Could a form of sugar treat deadly Niemann-Pick disease? | fox4kc.com
It wouldnt be simple. Cyclodextrin wasnt a medicine; the Hempels had to order it from a bulk supplier in Florida and have it mixed and sterilized at a compounding pharmacy. Whats more, you cant just go into a hospital and inject something new into a patient. The Food and Drug Administration wanted proof it was safe. That might have been an insurmountable hurdle. Safety studies, even in animals, typically take years and cost millions of dollars. But this case was different.
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Otherwise, how would anyone know if the treatment worked? We need to get an answer, says Dr. Marc Patterson, a leading NPC expert at the Mayo Clinic in Minnesota. If you do it at NIH, its controlled, and its likely the data will help show whether or not it works. If you do it in your own child, its hard unless you have a treatment cost of plastic surgery operation that really reverses the symptoms. Dr. Forbes Porter, the scientist running the NIH study, is blunt.
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Cleveland Clinic does its 2nd face transplant – Quincy Herald-Whig | Illinois & Missouri News, Sports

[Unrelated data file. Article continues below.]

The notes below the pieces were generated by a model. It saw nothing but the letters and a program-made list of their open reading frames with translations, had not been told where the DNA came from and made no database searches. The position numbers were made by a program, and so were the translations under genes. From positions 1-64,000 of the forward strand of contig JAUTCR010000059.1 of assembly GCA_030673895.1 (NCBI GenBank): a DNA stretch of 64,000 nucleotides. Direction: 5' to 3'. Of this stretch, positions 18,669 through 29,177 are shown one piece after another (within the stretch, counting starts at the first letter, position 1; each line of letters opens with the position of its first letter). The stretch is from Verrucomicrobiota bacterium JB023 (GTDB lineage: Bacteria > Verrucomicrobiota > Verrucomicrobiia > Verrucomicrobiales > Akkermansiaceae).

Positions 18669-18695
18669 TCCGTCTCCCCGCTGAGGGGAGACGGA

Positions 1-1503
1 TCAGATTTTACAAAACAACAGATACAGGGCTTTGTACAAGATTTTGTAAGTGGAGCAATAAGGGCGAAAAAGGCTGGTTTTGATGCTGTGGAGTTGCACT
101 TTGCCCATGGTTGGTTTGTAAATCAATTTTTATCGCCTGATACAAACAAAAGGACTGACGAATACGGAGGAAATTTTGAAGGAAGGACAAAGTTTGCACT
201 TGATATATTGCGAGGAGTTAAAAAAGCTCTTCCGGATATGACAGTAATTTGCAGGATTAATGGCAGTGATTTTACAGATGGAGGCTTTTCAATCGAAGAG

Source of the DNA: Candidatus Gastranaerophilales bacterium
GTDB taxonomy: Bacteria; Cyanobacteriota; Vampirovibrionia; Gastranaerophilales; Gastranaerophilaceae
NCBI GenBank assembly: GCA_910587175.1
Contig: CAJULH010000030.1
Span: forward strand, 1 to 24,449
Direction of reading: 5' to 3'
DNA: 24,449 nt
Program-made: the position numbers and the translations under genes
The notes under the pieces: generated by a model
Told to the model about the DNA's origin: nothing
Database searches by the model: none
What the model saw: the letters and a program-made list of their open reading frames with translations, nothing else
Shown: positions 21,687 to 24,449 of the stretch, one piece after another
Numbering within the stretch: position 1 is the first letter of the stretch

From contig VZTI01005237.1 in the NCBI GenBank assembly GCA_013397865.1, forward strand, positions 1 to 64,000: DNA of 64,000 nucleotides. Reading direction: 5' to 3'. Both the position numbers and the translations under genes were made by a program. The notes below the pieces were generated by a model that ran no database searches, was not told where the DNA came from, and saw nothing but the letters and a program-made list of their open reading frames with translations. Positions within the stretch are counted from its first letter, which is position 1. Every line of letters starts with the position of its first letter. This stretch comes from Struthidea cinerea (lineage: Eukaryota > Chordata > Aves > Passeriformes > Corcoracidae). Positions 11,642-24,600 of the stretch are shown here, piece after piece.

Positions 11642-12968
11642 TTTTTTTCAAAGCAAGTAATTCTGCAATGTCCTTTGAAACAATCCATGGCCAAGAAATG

In a statement released by the hospital Tuesday, the man said he is “grateful beyond words to the donor and his family for their amazing gift.” The patient became a candidate for a face transplant after many tries to reconstruct his face failed to improve his quality of life, the hospital said in a statement. The man had trouble breathing and speaking, and the transplant offered the chance to save the limited sight in his sole remaining eye. Doctors transplanted about two-thirds of the scalp, the forehead, upper and lower eyelids, eye sockets, nose, upper cheeks, upper jaw, upper teeth, salivary glands and nerves, muscles and skin. The patient is recovering well, breathing without a tube and is expected to be able to eat soon, the hospital said. He will need medicines for the rest of his life to prevent rejection of the new face. The Cleveland Clinic did the nation’s first face transplant, in December 2008, led by Dr.
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